Friday, October 31, 2014

Misinformation... BOO!

Happy Halloween everyone! I hope you are all able to go out and enjoy some spooks and scares. I debated with myself about whether to share some musings about past Halloween's and some nice anecdotes about the holiday, or if I should address something truly scary!

Misleading Information (Dum dum duhhhhmmmm...)

Partisan Politics (Dah Daaaahhhhhh....)

and, Election Surprises (Eeeeeeeekkkkk!!!!)

Just a couple days ago the good people at Politicususa.com posted an article sharing irrefutable evidence that the economy is always awesome under Democratic presidents, and that it (almost) always stinks under the rule of Republicans.

Of course anyone who has paid a sliver of attention to the economy for more then 5 years can look at their primary graphic and know that there is something fishy going on. Take a look at the Bureau of Labor statistics for private job growth and you will find out that shock! The numbers don't say that. Going from inauguration to inauguration their creation rates should be Bush (-80K/year) and Obama (+1100K/year). Far from the rates implied in the graphic.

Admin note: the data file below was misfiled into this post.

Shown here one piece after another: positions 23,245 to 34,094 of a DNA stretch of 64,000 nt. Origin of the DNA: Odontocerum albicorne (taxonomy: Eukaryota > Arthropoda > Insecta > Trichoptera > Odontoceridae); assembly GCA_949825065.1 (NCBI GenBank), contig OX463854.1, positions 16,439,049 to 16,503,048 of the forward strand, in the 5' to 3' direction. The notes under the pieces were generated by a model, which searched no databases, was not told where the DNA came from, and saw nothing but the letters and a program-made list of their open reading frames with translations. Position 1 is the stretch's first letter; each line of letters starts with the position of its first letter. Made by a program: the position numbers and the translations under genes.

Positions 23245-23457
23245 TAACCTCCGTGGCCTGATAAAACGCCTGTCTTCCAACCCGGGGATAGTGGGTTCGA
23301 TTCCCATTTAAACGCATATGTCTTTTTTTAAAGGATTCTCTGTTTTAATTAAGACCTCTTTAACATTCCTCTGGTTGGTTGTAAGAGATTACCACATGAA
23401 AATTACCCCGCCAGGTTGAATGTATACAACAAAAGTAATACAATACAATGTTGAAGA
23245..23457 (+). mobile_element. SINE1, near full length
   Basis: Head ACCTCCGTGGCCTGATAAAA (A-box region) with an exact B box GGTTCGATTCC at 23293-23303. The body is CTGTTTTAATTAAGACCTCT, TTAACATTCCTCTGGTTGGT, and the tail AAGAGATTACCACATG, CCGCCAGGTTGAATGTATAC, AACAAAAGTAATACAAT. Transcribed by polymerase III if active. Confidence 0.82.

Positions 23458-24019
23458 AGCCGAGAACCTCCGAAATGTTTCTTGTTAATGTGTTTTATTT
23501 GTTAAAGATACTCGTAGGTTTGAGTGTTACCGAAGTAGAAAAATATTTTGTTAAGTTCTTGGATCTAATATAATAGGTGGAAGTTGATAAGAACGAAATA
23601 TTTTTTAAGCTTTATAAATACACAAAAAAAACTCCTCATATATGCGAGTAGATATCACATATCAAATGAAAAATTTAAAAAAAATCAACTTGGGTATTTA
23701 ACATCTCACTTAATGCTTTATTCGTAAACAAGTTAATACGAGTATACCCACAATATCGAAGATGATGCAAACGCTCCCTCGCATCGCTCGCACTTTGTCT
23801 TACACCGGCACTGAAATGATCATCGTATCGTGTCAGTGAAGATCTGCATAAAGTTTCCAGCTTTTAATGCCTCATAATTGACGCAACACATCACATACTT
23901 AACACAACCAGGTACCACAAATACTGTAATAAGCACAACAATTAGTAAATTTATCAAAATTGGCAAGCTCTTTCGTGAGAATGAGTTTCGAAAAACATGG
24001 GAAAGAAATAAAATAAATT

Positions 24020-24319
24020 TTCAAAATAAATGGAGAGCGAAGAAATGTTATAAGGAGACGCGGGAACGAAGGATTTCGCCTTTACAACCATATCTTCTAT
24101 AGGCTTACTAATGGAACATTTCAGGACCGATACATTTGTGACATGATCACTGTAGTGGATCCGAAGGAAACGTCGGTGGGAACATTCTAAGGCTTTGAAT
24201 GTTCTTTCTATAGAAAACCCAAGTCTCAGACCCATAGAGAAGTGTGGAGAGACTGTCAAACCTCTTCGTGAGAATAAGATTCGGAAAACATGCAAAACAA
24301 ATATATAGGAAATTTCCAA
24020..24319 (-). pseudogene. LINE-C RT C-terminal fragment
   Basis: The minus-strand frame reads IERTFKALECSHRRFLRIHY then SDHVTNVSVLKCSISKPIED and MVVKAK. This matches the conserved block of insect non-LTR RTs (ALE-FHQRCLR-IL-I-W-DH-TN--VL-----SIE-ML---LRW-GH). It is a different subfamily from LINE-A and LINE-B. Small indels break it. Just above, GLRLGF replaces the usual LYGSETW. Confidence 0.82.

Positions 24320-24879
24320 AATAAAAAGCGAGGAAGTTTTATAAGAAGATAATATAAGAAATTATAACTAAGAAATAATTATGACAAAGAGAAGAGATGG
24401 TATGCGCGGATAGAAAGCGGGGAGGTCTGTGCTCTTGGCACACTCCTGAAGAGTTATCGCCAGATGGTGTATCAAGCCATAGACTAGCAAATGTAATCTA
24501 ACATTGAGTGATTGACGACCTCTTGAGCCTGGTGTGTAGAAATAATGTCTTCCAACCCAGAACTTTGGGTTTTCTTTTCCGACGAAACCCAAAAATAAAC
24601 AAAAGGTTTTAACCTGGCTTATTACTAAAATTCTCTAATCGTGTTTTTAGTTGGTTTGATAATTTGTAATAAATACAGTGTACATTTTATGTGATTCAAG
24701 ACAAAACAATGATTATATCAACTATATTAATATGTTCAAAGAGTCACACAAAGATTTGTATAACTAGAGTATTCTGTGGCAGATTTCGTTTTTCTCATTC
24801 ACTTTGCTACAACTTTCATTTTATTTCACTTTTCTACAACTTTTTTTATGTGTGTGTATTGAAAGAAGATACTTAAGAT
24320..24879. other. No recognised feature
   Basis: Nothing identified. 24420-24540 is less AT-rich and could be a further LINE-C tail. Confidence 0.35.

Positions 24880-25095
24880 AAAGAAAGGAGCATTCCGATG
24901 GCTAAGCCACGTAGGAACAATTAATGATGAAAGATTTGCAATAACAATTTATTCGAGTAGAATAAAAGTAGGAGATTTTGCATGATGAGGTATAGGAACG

Now don't get me wrong, these still aren't numbers that I would brag about, but it does lead you read the fine print on the graphic. They are measuring based on their budget years, not the time they are actually in office, creating a lag of several months from a presidents inaguaration (February) to the end of the budget year (October). For the Bush v. Obama example, things were not good those first several months of the Obama presidency, the debate will go on for years about how quickly and positively President Obama's policies impacted our recovery from that recession.

This specific manipulation of data isn't totally unjustified, though. It takes some time for an entering administration to get their house in order and begin to make changes, and then for those changes to have some effect.